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The utilisation survey and the opportunity cost in under-used estate

May 12, 2020

EventMAP’s Vernon Chapman discusses the financial impact and opportunity cost of poor space use.

Previously, we’ve discussed the significant variations in the efficiency of space use in organisations of similar types. We’ve also considered some of the factors that contribute to this variation.

In this piece, we will focus on the implications of the poor use of space, in terms of the financial impact and the opportunity cost. These are outlays that are often overlooked and often considered as the unavoidable cost of operating a business or organisation. In reality, though, while these overheads are often considerable, they are, with the correct analysis, potentially avoidable. In fact, the cost of avoiding unnecessary cost burdens are often much less than maintaining the status-quo.

While the financial impact of poor space use is relatively simple to quantify, the opportunity cost can be more difficult as it deals with assumptions – and assumptions can be somewhat ephemeral. The calculation for understanding the financial impact of under-used space is straightforward: once the cost per square metre or desk space is defined, the level of utilisation may be measured against industry benchmarks to establish the level of overspend your space use is creating. For example:

To understand the implications of the amount of overprovision or under-provision of space, given the operating cost/capital cost of the building, we then need to define our target benchmark. This may be based on the percentage of workstations we aim to provide for our given staff headcount, or the SqM per person we wish to target. To assist in this, we can look at similar space types in other organisations – for example, the British Council for Offices (BCO) provides guidelines that indicate industry standards reached across a broad range of office environments, in terms of SqM per person or desk-to-staff ratios.

Several factors will determine the actual ratio selected for your environment. For example, a very mobile workforce requires less office space per head than a predominantly office-based workforce.

Understanding the actual utilisation of space by means of a space utilisation survey is key in determining the actual requirement of SqM per person or workstation to staff ratios the organisation should target. Experience shows that 80% utilisation of office space in multi-user office spaces is highly achievable (80% utilisation is targeted in a number of public sector environments). Above this level space becomes too tight and adversely impacts staff work efficiency. Below this level, it may indicate space is underused.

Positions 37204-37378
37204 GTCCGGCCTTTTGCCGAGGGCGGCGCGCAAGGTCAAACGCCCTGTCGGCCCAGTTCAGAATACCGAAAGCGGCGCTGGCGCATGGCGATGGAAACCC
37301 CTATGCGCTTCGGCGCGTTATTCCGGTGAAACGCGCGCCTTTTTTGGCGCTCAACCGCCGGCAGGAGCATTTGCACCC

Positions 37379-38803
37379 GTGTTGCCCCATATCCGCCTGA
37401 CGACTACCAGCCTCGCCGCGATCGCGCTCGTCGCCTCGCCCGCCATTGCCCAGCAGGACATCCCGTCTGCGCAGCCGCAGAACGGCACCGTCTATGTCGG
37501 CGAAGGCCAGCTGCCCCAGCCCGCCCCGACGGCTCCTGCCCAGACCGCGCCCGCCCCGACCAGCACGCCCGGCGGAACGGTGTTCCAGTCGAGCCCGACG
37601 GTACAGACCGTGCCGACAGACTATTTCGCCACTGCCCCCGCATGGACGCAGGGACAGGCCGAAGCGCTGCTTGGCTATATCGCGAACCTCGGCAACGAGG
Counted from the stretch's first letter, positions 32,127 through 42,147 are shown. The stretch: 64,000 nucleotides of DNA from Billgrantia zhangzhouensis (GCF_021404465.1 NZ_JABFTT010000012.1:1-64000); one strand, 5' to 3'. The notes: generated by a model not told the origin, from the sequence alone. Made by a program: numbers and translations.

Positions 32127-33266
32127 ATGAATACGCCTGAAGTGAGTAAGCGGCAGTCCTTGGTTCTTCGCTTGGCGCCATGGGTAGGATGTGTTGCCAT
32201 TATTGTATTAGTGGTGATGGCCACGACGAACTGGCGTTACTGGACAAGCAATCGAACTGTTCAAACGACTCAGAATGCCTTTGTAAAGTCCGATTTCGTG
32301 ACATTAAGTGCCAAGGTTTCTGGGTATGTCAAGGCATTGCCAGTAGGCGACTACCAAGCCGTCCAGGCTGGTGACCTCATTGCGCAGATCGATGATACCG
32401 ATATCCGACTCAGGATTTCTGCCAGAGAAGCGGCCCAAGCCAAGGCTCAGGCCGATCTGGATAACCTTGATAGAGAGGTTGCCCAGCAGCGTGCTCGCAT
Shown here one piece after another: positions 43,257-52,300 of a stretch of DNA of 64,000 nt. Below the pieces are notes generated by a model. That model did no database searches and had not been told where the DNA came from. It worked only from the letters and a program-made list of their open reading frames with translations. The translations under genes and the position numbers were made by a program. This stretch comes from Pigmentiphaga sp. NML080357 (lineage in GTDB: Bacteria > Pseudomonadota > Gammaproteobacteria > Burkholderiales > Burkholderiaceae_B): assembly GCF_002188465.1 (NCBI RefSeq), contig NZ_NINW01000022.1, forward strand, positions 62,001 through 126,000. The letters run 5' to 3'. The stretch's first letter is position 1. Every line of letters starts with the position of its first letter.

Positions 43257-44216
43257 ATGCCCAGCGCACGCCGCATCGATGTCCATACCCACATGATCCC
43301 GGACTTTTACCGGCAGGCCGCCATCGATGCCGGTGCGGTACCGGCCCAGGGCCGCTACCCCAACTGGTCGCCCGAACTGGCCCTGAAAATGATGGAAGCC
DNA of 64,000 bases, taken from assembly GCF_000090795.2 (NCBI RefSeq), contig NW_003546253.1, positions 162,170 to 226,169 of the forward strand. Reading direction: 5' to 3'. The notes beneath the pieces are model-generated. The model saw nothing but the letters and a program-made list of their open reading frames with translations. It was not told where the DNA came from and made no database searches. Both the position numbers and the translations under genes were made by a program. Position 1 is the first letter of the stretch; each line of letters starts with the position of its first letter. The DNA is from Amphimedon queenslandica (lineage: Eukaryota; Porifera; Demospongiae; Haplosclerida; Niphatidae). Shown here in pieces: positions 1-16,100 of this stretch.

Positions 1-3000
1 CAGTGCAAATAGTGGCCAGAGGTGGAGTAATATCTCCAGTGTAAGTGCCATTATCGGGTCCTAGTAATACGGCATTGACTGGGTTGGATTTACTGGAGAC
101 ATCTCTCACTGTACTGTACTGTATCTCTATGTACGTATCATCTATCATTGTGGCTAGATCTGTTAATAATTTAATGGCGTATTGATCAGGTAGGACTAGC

Once we have determined the actual utilisation of the space, we can ascertain the ideal ratio of space to full time equivalent staff members.

To illustrate: if our office space has a capacity to accommodate 100 workstation spaces, and we have a full-time staff headcount of 100 people, we will have a desk to staff ratio of 1:1.

If a study of the space demonstrated that our average occupancy of workstation space was 40%, this would mean that 40 staff members were occupying the space at any given time. To achieve a benchmark utilisation rate of 80% we would either need to reduce our space to accommodate 50 workstations (a 50% reduction in space) or increase our occupancy to 80% of available workstations (in our scenario, 40 additional occupants at any given time).Given the fact that in this situation the majority of staff only needed office space for part of the time, it can be observed that, with some caveats, the organisation could double its headcount to achieve the 80% utilisation rate. It should be also be noted that in this example a full understanding of space use, and why the space is used in the manner it is, would need to be gleaned. But once all of this information is gathered and analysed, the organisation will be equipped to establish benchmark targets for space use and allocation that suit its operational needs, and to then make informed decisions about how to achieve more efficient use of its space.

At this stage it is possible to establish the financial implications of poor use of space, and the opportunity cost, based on various options. The opportunity cost will vary depending on whether the decision is to dispose of under-used space, or recruit additional staff to fill under-used space, and expand work capacity accordingly, in addition to other variables.

Such an analysis does require expertise that is often lacking within an organisation. However, help is readily available, based on the latest research. EventMAP has extensive experience in assisting organisations in understanding current levels of space use, and then modelling and planning the use of space in line with organisational aims to ensure efficient and robustly workable targets. With the use of this expertise, organisations can be equipped to realise the cost savings that may be realised, and the additional revenue streams that inappropriate current use of space may be unnecessarily constraining.

A review of the case studies here illustrates some of the benefits such an approach can achieve. For your organisation, it could be the first step in accessing substantial cost savings and increased opportunities.

Vernon Chapman



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